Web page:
A. There is always one in every community. It is just that yours seems worse than others. I am sure that other communities have stories of challenging owners like yours. I would suggest if he is not in violation of any rule and is current on his fees, let him live his own life. Forget him and let him dig his own hole. Owners like this will live their life in distress, have high blood pressure, and be without friends. As to requiring your members to seek approval to transfer title, it would have to be in your documents. If you do not have a requirement for approval, then your association will need to amend your documents. Have your attorney guide you in the amendment.

Q. We located a condominium we would like to buy. They are older two-story buildings. An owner in our building last year had a concrete patio installed with a screened enclosure in the rear. We think this was constructed on common ground. If we buy the condo, do we have the use of the patio? By what right can he construct a private use of the common grounds or is the patio no longer common ground? — C.D., Ft. Lauderdale

A. I am sure the documents do not allow an owner to privately use the common areas. While there are several sections in the statutes addressing private use of common areas, Section FS 718.107 defines conveyance to a private use. The board of directors does not have the right to grant private use of the common areas but the owners can vote to allow the transition. A unit owner does not have the right to acquire common area private use without the members’ approval. That would be granted at a members meeting and a vote of the members. In my thinking, there are two major problems. The first is: Did the owner obtain construction permits issued by the county/city? If the county/city did issue permits, they should have received approval from the association. The second problem is with the board of directors. Did the board improperly grant approval or did they fail to act to enforce the documents? In any case, I would think twice about buying in this building as the situation indicates there may be other problems with operations and management. I would suggest that you find out if the matter was voted on by the members or why the board did not take action. It is important to find out if the county or city did issue a permit. Since you are not an owner, you must have the seller provide the answers for you. Request that the seller write the board a letter and request written communications with the answers. In addition, have the seller file a request with the county/city to confirm that they issued a permit and what were the details. You will want all answers in writing for your records.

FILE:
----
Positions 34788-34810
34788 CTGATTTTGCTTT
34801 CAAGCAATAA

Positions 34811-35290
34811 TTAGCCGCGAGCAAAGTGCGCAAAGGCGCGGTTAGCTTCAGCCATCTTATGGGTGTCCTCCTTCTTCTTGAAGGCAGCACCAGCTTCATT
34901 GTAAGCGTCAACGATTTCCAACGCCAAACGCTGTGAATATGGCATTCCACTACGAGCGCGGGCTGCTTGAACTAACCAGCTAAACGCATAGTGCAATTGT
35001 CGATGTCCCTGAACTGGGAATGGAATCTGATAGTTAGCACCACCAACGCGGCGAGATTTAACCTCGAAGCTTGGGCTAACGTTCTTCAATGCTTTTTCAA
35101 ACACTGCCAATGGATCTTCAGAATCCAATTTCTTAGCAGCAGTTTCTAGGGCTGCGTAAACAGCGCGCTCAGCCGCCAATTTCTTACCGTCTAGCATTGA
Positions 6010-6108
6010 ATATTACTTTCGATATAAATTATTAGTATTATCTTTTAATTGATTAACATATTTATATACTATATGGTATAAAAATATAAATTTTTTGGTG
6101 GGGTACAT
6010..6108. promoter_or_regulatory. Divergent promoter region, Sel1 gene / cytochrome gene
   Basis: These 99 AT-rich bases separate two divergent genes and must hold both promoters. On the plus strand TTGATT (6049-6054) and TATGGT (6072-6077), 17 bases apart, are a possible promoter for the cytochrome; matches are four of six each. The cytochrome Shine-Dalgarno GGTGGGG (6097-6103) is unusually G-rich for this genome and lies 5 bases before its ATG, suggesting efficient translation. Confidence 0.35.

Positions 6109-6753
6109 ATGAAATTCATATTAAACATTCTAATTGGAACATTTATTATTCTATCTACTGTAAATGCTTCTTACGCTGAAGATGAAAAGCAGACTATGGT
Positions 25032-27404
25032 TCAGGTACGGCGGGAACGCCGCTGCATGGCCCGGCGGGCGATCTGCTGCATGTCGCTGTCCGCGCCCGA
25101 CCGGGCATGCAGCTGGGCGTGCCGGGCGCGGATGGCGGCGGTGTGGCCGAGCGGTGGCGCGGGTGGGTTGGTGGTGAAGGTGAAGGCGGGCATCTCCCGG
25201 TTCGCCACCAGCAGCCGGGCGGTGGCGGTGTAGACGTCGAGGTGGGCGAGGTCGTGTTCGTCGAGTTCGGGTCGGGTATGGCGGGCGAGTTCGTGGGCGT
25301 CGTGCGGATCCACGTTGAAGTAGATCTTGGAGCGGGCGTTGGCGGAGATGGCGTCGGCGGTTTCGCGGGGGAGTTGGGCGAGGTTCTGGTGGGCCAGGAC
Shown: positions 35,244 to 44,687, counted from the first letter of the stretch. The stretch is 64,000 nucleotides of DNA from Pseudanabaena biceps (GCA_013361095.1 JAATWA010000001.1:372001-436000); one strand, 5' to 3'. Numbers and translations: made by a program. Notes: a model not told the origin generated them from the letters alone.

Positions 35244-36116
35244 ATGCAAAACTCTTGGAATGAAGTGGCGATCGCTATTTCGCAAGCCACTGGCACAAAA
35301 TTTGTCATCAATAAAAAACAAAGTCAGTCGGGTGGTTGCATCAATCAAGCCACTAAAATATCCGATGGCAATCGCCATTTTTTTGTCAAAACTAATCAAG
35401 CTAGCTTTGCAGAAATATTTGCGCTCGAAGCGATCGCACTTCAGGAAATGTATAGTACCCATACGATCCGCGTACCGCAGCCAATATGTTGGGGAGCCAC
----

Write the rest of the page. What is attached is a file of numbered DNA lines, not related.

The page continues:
Richard White is a licensed community association manager in Florida. Questions should be mailed to him at 6039 Cypress Gardens Blvd. # 201, Winter Haven, Fl. 33884-4415; e-mail To be considered, questions and comments should include the author’s name and city. Questions should be about association operations, not legal matters.

© 2008 All rights reserved. This material may not be published, broadcast, rewritten or redistributed.